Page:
Things To Consider
If you are in the process of buying a new narrow boat you are going to need to find moorings. If you like the idea of mooring in a marina there are certain things you should look out for.
In this article we will highlight things to consider when you visit a marina with the intention of mooring your boat there.
Choosing A Marina
If you are going to moor in a marina there are certain things you should look at before you sign on the dotted line.
Finding the right moorings for you and your boat is an important part of owning a narrow boat; you wouldn’t buy an expensive sports car and park it just anywhere. The same goes for your narrow boat you need to make sure that the marina is right.
Let’s start with the location – you need to consider whether it’s important that the marina is close to your home (if you aren’t a liveaboard) How far are you prepared to travel to get to your boat each time you want to use it?
The other thing to consider is which area of the UK canal network you would like to cruise. If you want to cruise the South of the country for example; then having your boat in this area to start with will mean you will spend less time actually getting to the area you want to be in and you will be able to spend more time actually cruising the area, rather than spending valuable time trying to get there and of course back!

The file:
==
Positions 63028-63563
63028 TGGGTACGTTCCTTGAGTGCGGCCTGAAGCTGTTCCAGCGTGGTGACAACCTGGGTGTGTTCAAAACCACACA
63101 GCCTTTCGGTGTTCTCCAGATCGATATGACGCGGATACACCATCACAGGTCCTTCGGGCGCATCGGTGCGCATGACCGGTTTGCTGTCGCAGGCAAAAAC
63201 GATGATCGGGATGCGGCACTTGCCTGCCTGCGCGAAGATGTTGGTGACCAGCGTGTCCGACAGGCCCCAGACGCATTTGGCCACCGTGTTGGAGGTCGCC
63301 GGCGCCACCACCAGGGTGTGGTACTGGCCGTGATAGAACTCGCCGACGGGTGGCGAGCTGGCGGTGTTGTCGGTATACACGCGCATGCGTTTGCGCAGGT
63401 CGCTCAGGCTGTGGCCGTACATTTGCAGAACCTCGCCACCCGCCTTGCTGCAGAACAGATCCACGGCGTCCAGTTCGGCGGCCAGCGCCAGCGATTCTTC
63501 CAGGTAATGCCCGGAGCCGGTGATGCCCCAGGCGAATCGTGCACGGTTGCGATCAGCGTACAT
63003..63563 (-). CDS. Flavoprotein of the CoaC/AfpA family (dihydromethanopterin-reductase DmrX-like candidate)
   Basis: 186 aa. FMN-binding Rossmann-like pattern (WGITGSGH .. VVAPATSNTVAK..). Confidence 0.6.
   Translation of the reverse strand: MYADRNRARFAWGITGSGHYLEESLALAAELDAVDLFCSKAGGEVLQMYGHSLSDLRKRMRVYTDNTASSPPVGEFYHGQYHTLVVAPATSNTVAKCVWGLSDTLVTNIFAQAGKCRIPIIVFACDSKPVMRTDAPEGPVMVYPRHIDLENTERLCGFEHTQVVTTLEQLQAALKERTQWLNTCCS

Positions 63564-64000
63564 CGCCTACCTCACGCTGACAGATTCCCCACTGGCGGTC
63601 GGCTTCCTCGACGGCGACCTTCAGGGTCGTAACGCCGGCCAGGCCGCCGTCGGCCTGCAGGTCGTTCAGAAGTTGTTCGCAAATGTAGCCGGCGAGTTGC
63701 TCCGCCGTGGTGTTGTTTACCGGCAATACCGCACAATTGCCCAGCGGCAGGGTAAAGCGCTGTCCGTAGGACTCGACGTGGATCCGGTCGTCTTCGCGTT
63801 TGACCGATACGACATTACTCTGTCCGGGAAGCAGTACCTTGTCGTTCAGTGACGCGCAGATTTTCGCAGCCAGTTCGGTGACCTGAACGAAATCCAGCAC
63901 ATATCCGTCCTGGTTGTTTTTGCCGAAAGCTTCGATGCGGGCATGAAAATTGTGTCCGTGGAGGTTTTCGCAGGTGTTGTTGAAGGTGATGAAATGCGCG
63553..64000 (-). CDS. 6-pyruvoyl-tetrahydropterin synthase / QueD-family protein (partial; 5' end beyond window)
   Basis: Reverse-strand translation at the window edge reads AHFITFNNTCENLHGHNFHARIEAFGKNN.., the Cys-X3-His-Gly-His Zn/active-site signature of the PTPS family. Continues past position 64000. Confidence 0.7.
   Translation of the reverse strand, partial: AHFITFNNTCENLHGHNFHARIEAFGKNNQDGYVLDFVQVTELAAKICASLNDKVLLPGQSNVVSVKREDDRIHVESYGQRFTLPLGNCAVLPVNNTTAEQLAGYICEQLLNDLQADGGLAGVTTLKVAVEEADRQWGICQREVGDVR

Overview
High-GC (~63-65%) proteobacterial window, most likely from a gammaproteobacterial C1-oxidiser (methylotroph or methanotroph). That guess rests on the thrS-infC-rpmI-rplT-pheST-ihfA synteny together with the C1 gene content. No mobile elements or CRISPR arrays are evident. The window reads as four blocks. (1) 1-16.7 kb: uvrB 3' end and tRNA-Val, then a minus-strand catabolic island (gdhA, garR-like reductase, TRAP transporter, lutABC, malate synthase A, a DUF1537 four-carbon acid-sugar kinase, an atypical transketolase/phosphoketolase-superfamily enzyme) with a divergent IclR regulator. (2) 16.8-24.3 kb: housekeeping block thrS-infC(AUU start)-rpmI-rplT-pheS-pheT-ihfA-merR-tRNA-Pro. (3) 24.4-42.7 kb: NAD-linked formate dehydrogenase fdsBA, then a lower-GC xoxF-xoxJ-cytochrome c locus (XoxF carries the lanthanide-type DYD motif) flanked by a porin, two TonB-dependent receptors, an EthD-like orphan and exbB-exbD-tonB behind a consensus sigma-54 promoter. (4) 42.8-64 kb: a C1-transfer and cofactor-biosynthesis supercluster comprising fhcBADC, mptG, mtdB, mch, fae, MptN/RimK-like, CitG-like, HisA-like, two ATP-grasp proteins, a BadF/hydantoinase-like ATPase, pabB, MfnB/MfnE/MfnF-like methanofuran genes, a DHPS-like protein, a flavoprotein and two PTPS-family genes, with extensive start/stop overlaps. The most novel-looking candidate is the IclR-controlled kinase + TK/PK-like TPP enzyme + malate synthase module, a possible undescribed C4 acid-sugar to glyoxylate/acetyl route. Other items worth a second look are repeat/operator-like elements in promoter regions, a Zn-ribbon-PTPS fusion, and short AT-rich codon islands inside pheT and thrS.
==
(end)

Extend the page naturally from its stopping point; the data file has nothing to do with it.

The basics you should expect from a marina are washrooms, sewage disposal, mains electricity, safe walkways and access to buy gas and coal. Other facilities which are desirable would be a chandlery, café and easy access to the local shops.
How far away are you from a local village or town? It’s nice to be in the middle of nowhere but if you need something, then popping to the shops is going to be rather difficult if the nearest town is miles away!
Is there access to public transport?
Check out the marinas security, do they have CCTV? You want to know that when you leave your narrow boat it's going to be safe. Ask the management what security measures they have in place.
Being able to access your boat is very important. Don’t take it for granted that you will have your own pontoon. Ideally you want to make sure that you will be able to get your boat in and out of it's mooring without needing the marina to move other boats out of your way.
Check out how easy it is to get things from your car to the boat, is there parking near your mooring?
Know exactly what is included in your mooring fees. There’s nothing worse than being sent an additional bill you weren’t expecting to get. Some marinas include water and electricity, others make an extra charge for this or meter your usage.
Ask other moorers how happy they are at the marina, how do the management deal with problems, has there been any security problems. If other people are happy to recommend and aren’t telling you to sail away then this is a good sign.
When you have bought your boat and found moorings, you will need to apply for a mooring licence from The Canal and River Trust.